Have you ever seen a geoduck?

If you’ve never encountered this giant clam, let’s just say that its appearance is rather suggestive. Phallic would be another apt description.

Geoduck (pronounced “gooey-duck”) is a shellfish that’s native to the Pacific Ocean off British Columbia and Washington State. Its shell alone can measure 15-20 centimeters (6-8 inches), but its elongated neck, called the “siphon,” can stretch up to a meter (three feet) long.

Picture a baby elephant’s trunk sticking out of a clamshell, and you can begin to get the idea.

How Does Your Geoduck Grow?

The geoduck you’ll find in Richmond and metropolitan Vancouver is either wild or farmed. The Vancouver Aquarium’s Ocean Wise program recommends both as sustainable seafood products.

In British Columbia, divers typically harvest geoduck by hand. Diving 10 to 20 meters (33 to 66 feet) from their boat to the ocean floor, they look for a geoduck “show” – a dimple in the sand or the tip of the clam’s siphon – that alerts them to the geoduck’s position.

Divers use a high-pressure water spray to loosen the sand around the clam. They gently pull up the geoduck and put it into a bag that’s attached to their waist, which they then send up to the fishing boat waiting on the surface.

Let’s Eat Those Clams

Geoduck is considered a delicacy in many Asian cuisines. Taking a recommendation from local chef Stephen Wong, who is a judge for the annual Chinese Restaurant Awards and also works with the Canadian geoduck harvesters’ association, my husband Alan and I, along with two seafood-loving friends, headed to Richmond’s Bamboo Grove Restaurant in search of fresh geoduck.

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The modest front entrance at Bamboo Grove (Photo: Carolyn B. Heller)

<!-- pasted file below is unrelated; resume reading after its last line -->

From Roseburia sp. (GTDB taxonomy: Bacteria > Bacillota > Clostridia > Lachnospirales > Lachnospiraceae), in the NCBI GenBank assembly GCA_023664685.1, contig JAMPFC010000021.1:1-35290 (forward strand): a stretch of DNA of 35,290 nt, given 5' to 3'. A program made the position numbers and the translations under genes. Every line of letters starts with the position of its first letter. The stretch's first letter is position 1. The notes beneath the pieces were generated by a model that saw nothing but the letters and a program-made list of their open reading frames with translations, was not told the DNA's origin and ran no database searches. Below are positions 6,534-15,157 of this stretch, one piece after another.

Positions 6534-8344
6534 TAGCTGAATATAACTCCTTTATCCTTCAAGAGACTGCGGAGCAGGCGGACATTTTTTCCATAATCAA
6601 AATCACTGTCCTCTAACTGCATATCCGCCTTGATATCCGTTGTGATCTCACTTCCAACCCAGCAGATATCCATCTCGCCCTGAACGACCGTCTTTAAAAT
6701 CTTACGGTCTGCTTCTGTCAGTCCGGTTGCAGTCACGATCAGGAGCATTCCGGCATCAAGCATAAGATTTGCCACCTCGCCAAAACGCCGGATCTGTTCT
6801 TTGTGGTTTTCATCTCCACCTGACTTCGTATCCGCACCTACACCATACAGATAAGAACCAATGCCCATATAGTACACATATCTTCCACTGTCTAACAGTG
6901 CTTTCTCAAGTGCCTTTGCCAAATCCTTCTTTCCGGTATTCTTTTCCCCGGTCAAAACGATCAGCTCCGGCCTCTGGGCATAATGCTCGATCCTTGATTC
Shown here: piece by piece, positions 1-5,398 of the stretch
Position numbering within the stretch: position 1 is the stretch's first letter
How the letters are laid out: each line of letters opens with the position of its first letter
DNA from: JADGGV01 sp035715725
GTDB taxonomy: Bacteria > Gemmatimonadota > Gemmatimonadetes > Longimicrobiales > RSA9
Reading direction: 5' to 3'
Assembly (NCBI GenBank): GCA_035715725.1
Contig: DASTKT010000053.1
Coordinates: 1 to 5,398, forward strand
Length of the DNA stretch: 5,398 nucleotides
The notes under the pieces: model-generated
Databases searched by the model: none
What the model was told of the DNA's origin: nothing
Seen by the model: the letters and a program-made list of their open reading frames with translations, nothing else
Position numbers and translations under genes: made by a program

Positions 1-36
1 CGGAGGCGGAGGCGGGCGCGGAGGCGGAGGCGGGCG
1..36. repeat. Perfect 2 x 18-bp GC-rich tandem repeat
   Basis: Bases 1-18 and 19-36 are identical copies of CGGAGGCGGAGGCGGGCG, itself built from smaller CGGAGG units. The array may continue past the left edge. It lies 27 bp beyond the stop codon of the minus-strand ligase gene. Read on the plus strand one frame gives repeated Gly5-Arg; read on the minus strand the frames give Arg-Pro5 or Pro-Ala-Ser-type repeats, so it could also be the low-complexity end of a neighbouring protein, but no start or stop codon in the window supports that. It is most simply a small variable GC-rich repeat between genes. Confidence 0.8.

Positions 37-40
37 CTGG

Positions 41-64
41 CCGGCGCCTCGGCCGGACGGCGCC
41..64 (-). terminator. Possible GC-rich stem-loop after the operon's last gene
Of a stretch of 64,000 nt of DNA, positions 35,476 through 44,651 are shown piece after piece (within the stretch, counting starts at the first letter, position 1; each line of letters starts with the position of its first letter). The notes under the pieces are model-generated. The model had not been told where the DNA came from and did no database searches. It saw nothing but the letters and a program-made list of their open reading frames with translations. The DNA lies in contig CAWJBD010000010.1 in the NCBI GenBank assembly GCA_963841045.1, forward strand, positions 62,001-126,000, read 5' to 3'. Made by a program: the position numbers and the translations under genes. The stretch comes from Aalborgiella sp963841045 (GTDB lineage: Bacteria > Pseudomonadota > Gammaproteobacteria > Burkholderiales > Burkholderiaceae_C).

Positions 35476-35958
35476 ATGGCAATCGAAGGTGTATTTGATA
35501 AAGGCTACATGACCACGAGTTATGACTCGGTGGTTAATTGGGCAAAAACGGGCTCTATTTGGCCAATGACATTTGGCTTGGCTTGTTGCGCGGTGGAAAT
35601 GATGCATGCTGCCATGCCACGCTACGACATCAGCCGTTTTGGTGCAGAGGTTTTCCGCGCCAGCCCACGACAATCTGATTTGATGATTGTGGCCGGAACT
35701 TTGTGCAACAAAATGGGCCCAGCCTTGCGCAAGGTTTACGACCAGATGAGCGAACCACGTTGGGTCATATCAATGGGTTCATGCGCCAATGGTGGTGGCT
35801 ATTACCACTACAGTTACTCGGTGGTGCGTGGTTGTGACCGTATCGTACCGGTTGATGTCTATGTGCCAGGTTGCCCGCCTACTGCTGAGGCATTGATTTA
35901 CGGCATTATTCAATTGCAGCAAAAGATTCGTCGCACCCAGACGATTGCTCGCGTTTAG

Finding your way into Bamboo Grove is almost as elusive as hunting for the giant clam. From the front of the building on Number 3 Road, the restaurant looks like an aging chop suey house, with a fading sign and heavy drapes covering the windows.

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The more elegant façade at Bamboo Grove faces the parking lot (Photo: Carolyn B. Heller)

Go around to the back, though, and enter from the parking lot, where bow tie-sporting waiters will greet you and escort you to your white tablecloth-covered table.

The most common way to prepare fresh geoduck is to slice it and quickly sauté it. At Bamboo Grove, working with the Chinese Restaurant Awards, Chef Ming Yeung created an unusual geoduck dish that remains on the restaurant’s menu: Stir-fried B.C. Geoduck with Eggs.

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Stir-fried geoduck with eggs at Bamboo Grove (Photo: Carolyn B. Heller)

While it looks simple enough – a plate of scrambled eggs tossed with pale slices of giant clam – this dish is surprisingly rich and creamy. Improperly prepared clams can be tough, but here, both the delicately cooked eggs and the geoduck slices are soft and buttery. It’s both unusual and satisfyingly smooth – a high-end comfort food.

More Places to Try Geoduck in Richmond

Wong says that several of the higher-end Chinese eateries in Richmond are good places to order the giant clam. In addition to Bamboo Grove, he especially recommends Chef Tony and Jade Seafood.

Note that you’ll need deep pockets for a dinner-sized preparation of fresh geoduck. Prices vary, but expect to spend at least $50-60 for a geoduck dish. The geoduck and egg dish we sampled at Bamboo Grove, while delicious, included 1.5 pounds of geoduck and cost us $75.

Another relatively common, and less costly, geoduck preparation is congee (rice porridge) studded with the giant clam, often served at dim sum or lunch. Jade Seafood has geoduck congee ($7.99/bowl) on their daytime menu; at lunch, Kongee Dinesty prepares a “claypot geoduck congee” ($15.88).

Photo credit: Lindsay Anderson

Japanese restaurants in Richmond and elsewhere serve raw geoduck, known as mirugai, as sashimi or nigiri sushi. You can also find it grilled, like these geoduck skewers from Sushi Hachi.

The elephantine geoduck clam may not win any beauty contests, but it’s local, sustainable, and scrumptious.